The crest combines the Chinese letters “yama” and “kuchi” in the shape of a fictional bird that is going to fly, to represent the unity and activity of the people of the prefecture, as a symbol of the brave prefecture. This crest was formulated on September 3, 1962, to celebrate the prefecture’s 90th anniversary.
Prefectural flower (summer orange flower)
Yamaguchi Prefecture is the home of summer orange, and is filled with the aroma of orange flowers, as their perfume is released around May. Summer orange blossoms bloom for about one month, and fruit oranges. The blossoms of this plant were selected as the symbol flower of the prefecture by NHK on March 22, 1954.
Prefectural tree (Japanese red pine)
Japanese red pine wood was used for the reconstruction of the building for the giant Buddha statue in Todai-ji Temple, and as interior material for the chamber of pine in the new building in the imperial palace. This tree is called red pine because its bark look reddish. This tree was selected as the tree of the prefecture through an open call on September 14, 1966.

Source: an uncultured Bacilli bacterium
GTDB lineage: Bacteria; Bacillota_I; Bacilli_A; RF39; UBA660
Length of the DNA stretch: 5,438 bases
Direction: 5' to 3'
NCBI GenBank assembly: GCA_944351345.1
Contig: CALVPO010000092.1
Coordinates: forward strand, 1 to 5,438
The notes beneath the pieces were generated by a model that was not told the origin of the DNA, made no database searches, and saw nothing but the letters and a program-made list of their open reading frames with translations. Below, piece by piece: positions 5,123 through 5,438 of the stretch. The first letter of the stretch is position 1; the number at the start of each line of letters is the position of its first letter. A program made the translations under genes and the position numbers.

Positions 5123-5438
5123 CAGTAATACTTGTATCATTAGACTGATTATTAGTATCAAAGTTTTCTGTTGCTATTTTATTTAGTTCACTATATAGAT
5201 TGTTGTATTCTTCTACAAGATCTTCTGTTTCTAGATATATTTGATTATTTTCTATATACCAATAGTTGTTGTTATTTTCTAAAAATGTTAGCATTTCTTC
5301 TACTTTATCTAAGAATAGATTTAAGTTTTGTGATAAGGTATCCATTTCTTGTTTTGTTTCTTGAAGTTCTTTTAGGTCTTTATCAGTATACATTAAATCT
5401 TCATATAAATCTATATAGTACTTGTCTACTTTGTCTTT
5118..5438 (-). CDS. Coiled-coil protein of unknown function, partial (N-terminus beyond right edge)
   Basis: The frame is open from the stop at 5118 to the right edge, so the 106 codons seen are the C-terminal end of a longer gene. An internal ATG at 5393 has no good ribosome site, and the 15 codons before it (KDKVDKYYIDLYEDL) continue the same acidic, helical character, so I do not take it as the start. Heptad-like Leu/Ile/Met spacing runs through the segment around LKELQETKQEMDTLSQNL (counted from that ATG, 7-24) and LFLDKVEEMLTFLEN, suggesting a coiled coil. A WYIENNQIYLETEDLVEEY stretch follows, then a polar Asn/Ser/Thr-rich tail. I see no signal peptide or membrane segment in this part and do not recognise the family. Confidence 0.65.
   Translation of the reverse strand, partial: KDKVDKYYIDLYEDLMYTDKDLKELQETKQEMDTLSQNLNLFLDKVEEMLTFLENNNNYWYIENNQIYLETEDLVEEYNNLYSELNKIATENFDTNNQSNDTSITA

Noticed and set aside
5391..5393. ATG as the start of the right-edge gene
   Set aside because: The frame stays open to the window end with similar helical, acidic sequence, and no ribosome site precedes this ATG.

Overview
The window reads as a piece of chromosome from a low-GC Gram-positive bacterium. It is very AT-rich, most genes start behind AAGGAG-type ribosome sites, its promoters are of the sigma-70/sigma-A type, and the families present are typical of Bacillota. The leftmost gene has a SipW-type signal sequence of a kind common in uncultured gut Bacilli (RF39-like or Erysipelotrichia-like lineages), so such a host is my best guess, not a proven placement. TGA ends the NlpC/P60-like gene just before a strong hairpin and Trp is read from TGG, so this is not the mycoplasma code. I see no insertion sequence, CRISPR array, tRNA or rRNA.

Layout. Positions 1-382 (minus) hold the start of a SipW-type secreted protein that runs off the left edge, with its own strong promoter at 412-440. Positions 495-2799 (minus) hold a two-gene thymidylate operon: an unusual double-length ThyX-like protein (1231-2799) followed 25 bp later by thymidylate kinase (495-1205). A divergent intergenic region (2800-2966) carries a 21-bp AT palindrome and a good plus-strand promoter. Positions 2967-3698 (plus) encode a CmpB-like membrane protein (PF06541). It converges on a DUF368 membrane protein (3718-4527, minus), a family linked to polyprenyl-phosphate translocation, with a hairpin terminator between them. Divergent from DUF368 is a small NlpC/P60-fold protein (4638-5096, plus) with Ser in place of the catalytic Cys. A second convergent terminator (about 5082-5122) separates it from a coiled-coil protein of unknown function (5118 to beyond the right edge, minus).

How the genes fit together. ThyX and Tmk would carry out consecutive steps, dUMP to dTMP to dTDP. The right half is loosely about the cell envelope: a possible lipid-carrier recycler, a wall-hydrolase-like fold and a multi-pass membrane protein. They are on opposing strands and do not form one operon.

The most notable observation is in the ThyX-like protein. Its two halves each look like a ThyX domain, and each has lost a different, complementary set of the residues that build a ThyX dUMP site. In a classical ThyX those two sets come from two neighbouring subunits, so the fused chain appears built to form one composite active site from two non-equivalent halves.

Prefectural animal (Honshu deer)
Honshu deer inhabit Shimonoseki City, Nagato City and nearby areas in Yamaguchi Prefecture. The Honshu deer was selected as the animal of the prefecture through an open call on October 13, 1964.
Prefectural bird (hooded crane)
Hooded cranes come from Siberia to Yashiro in Shunan City around mid-October every year, and return to Siberia in early March. This bird species was selected as the bird of the prefecture through an open call on October 13, 1964.
Prefectural fish (puffer fish)
Puffer fish, fugu in standard Japanese, is called “fuku” in Yamaguchi Prefecture, relating it to happiness (which has the same sound “fuku.”) Yamaguchi Prefecture was the first in Japan to initiate longline fishing and to remove the ban on eating puffer fish. This fish species was selected as the fish of the prefecture through an open call on August 26, 1989.
Prefectural stones (limestone, copper ore, and phytolith found in the Mine Formation)
The Geographical Society of Japan designated prefectural stones, rocks, minerals and fossils particularly produced or found in each of the 47 prefectures in Japan as the prefecture’s stones on May 10, 2016.